You, however, might be worried about your finances. Perhaps you have a large deductible and large copayments and pay your living expenses paycheck to paycheck. Your breast cancer navigator will be able to help you with these financial concerns to dramatically reduce this worry. She may have resources from pharmaceutical companies to get discounted drugs for you or access to advocacy organizations to help you with food, utility bills, and other routine expenses while you are getting your active treatment.

There can be other worries such as concern about what you will look like if you need a mastectomy. Your experience might be what your grandmother’s mastectomy looked like 40 years ago. This worry may be reduced by showing you photographs of before and after images of women having had mastectomies without and with reconstruction, including each form of reconstruction. We have come a long way in the surgical management and cosmetic results of mastectomy surgery. If you are a candidate, for example, for nipple- and areola-sparing as well as skin-sparing mastectomy, you may be surprised with how “normal” you will still look. If, however, your concern is that your partner may reject you sexually no matter what type of surgery you have, then this is something for a deeper discussion with a counselor that can be arranged for you by your navigator as a referral.

A woman with stage IV breast cancer worries about who will keep her memory alive in the minds of her young children, instill her values in them, provide the motherly love that only she can, and give her children the good advice that she knows they will need to guide them through life. Believe it or not, even if the children’s mother does pass away when her children are young, there are proven ways to achieve all of this. She can maintain a journal for each child; prepare cards for every milestone each child will reach in the future; record her advice, love, and guidance in her own handwriting in each of the cards. What does she want to say when her son graduates from high school? When her daughter gets her driver’s license? What does she want to tell her daughter who today is only 10 years old but who may marry in her late 20s—what does she want to say on her wedding day? Strangely enough, the words written in these cards can make an even bigger impact and have a stronger influence on young people than having had their mother physically present for these events.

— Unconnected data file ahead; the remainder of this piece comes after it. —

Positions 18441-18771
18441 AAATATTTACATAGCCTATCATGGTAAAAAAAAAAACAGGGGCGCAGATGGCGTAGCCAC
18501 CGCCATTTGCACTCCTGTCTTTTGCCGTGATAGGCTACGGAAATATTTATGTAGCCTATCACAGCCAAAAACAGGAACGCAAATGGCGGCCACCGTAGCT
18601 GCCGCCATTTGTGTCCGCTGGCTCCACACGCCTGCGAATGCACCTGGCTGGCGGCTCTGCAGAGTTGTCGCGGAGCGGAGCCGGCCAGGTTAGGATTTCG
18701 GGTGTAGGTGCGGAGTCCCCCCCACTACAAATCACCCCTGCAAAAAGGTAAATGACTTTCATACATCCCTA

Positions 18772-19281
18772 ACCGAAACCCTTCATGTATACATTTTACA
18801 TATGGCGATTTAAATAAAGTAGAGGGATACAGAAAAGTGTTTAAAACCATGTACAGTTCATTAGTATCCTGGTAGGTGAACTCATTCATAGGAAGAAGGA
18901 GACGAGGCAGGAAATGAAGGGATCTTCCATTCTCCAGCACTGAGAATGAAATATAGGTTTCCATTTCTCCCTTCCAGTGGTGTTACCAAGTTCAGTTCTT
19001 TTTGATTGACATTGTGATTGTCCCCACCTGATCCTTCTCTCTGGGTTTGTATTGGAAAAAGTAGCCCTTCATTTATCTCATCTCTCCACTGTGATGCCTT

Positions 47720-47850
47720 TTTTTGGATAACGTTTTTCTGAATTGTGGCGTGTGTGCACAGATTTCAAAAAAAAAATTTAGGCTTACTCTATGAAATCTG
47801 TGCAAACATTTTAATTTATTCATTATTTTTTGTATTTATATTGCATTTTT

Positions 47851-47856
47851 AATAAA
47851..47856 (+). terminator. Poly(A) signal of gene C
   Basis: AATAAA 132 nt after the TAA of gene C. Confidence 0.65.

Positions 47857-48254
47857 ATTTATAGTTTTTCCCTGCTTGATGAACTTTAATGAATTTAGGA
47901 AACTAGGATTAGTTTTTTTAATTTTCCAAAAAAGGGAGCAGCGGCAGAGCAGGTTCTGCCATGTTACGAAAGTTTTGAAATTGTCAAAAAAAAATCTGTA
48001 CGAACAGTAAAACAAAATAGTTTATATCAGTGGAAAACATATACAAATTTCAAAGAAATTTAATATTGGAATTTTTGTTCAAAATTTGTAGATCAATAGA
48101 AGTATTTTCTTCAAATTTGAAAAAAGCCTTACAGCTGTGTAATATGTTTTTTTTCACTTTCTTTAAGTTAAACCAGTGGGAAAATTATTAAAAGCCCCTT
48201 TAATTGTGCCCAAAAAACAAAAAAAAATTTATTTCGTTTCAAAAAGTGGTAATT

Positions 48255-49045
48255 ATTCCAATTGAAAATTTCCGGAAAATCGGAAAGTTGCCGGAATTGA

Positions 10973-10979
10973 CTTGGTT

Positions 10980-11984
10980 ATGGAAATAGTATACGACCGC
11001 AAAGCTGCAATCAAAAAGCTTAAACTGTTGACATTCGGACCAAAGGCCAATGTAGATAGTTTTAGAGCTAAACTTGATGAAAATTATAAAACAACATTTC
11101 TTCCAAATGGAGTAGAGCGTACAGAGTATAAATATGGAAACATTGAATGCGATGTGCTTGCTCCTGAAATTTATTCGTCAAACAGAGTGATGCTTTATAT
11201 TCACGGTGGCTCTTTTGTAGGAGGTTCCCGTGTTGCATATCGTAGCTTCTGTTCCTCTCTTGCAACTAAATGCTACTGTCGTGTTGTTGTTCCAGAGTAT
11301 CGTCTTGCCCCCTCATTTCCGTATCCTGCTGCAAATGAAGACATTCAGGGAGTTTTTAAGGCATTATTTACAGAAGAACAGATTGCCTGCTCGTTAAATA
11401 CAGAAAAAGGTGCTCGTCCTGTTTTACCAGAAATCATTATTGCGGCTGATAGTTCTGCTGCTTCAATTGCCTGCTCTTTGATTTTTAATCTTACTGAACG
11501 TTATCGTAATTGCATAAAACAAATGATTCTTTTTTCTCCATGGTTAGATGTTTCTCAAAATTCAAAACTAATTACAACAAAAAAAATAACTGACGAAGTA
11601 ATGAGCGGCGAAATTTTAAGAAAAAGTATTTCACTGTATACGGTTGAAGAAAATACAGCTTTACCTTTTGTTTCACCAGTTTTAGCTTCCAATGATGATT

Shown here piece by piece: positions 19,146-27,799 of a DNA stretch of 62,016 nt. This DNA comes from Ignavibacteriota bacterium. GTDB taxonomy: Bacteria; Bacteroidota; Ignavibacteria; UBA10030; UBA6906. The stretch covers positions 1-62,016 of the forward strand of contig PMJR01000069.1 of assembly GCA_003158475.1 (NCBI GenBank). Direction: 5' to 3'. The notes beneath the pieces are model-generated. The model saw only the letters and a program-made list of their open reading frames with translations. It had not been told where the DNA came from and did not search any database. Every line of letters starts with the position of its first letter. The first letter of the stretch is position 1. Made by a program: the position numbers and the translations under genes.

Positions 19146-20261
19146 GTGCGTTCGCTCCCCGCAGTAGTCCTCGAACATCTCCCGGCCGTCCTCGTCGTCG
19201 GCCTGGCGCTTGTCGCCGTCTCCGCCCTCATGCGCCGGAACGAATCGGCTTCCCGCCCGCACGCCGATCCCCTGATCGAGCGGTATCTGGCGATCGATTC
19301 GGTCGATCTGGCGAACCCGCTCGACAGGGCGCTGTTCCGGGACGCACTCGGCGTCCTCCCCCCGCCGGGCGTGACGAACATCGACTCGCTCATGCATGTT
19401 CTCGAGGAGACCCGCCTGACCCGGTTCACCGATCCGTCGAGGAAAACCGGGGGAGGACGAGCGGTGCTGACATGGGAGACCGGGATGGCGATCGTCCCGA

5. Tell Your Doctor 3 Things That Bring You Joy

Joy? Maybe right now your response would be, "Nothing is bringing me joy." Again, such a conversation requires you to think about this question. Here are some examples.

You love watching your middle-school son playing basketball because he is good at it, he is passionate about it, and you can see how much he enjoys playing and hearing you root him on, especially when he scores a basket.

You love babysitting your newborn granddaughter because you get to have her all to yourself on Thursday afternoons. She is 7 months old and is laughing more and her personality is beginning to develop. There is no greater joy than seeing that she recognizes you, smiles at you with her own joy, and you get to spoil her by giving her all of your undivided attention for 4 hours.